The Ramu River basin in Madang Province parallels the larger Sepik River basin. During the rainy season, the two form a single flood plain. The population density is much lower on this smaller river and the villages farther apart.
The first two shields are from the Rao language group. In The Seized Collections, A. Kasprus (The Tribes of the Middle Ramu and the Upper Keram Rivers, 1973) is quoted:
According to Kasprus, all Rao shields have basically the same design, symbolizing the mask of the Ndaro. Ndaro is the name of a powerful supernatural being who occupies a central place in Rao religion. Shields are usually pierced near the rim for attachment of a carrying strap. Rao shields are used as a defense weapon in combination with bow and arrows. The Rao do not manufacture spears. Although they barter spears from the neighboring Breri, they do not seem to use them as fighting weapons but hold them "as trophies or showpieces."
The first shield is unusual in that the basketry weaving is still intact on the lower part of the shield. The addition of the bas-relief figure is not common. The second shield is more typical, including the fact that it has lost its woven basketwork.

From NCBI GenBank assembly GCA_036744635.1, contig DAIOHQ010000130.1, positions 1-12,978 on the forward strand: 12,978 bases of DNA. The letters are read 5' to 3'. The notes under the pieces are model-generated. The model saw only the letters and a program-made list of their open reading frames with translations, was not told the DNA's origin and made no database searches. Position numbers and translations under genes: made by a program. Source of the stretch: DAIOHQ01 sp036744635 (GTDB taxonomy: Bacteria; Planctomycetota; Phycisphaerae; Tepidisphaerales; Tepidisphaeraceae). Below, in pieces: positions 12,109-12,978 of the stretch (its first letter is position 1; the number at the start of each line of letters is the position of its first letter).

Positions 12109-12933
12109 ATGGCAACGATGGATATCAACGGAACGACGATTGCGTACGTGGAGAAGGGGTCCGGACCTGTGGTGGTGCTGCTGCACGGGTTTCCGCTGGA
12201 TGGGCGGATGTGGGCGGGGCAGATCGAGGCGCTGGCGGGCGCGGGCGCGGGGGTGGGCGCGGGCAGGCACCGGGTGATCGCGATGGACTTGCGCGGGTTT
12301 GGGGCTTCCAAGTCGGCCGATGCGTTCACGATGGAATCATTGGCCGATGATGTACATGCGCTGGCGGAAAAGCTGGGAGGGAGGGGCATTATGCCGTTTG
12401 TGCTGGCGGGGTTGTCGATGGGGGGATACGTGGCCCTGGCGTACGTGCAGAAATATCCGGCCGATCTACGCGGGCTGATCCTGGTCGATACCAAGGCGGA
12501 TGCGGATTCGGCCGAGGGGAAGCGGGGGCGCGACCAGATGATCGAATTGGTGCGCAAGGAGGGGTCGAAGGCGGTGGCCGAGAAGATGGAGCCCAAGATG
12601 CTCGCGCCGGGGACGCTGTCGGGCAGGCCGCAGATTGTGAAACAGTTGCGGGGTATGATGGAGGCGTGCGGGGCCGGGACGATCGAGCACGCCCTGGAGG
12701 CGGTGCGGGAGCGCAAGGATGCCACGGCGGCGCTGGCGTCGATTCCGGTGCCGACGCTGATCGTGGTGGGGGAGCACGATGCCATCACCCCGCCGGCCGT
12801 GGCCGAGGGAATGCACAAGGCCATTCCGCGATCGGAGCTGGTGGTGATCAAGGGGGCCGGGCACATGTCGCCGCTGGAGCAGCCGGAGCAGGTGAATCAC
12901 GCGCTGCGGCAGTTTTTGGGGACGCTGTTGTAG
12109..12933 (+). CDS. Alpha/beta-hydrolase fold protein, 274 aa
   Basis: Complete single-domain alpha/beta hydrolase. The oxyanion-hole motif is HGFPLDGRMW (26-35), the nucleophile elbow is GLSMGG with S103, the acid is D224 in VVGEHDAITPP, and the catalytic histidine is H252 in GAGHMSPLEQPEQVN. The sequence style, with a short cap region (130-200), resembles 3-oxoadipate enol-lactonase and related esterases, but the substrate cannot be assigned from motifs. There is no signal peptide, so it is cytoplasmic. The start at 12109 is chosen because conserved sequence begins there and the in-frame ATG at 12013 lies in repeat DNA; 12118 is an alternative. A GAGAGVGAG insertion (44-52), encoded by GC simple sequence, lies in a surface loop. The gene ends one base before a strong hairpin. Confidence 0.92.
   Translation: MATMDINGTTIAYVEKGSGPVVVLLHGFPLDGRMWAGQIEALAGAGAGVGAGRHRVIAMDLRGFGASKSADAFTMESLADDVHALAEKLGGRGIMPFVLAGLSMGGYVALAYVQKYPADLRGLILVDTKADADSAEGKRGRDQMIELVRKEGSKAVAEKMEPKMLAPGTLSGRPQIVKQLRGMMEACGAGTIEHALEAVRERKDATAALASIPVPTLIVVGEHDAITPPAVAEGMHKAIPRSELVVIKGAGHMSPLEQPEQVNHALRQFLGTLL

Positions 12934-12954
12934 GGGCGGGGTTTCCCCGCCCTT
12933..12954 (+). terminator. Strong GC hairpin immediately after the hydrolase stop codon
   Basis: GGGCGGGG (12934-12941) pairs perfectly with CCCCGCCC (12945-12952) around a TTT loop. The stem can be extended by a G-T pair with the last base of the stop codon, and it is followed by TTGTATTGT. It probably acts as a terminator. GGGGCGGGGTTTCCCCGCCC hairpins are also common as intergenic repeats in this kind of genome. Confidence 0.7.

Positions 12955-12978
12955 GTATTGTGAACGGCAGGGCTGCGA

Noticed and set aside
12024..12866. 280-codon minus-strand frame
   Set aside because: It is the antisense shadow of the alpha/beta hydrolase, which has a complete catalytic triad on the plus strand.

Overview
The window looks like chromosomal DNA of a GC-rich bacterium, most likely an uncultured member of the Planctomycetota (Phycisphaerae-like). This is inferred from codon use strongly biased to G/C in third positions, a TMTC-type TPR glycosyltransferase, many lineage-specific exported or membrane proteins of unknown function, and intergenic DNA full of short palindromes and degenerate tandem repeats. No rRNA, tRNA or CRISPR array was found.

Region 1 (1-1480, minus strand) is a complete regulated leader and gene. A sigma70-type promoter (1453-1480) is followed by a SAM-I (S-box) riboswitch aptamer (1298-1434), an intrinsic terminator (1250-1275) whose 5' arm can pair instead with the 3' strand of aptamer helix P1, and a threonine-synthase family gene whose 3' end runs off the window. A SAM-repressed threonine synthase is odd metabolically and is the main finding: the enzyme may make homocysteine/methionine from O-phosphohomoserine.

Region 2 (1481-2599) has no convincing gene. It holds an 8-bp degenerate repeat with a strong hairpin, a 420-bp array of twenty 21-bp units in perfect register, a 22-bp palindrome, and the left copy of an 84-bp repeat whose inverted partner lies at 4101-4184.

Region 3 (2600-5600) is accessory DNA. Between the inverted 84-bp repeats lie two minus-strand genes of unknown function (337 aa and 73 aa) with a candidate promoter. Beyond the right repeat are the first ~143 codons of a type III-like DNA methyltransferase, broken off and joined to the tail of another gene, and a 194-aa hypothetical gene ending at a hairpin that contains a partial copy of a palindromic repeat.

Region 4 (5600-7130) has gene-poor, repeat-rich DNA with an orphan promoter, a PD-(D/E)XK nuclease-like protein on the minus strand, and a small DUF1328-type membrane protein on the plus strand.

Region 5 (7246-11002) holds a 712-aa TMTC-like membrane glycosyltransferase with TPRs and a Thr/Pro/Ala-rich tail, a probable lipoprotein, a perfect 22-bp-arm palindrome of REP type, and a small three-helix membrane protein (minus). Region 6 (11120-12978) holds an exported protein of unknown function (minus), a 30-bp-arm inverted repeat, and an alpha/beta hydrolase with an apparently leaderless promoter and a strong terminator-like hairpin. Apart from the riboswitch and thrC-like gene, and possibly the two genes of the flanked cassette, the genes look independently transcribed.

The third shield is a breastplate shield from Usino Village at the top of the Ramu River, near the Markham Valley. The dot design is accentuated with white lime pigment.
Previous | Next: Asmat Shields
Order now: Art Dealer in the Last Unknown, Ron Perry and New Guinea Art, the early years: 1964 - 1973 by Carolyn Leigh and Ron Perry, 320 pages of adventure, over 450 early photographs - join Ron in the jungles of New Guinea on his search for tribal art.
Browse OCEANIC ART:
Collecting New Guinea art in the field since 1964.
Art-Pacific Home | Site map | top of page
Artifacts on this site are collected in the field by my husband, Ron Perry. I take the photographs, do the html, text and maps. More background in Who We Are. Art-Pacific has been on the WWW since 1996. We hope you enjoy our New Guinea tribal art and Indonesian folk art as much as we do. Carolyn Leigh, P.O. Box 85284, Tucson, AZ 85754-5284 USA, Art-Pacific at http://www.art-pacific.com/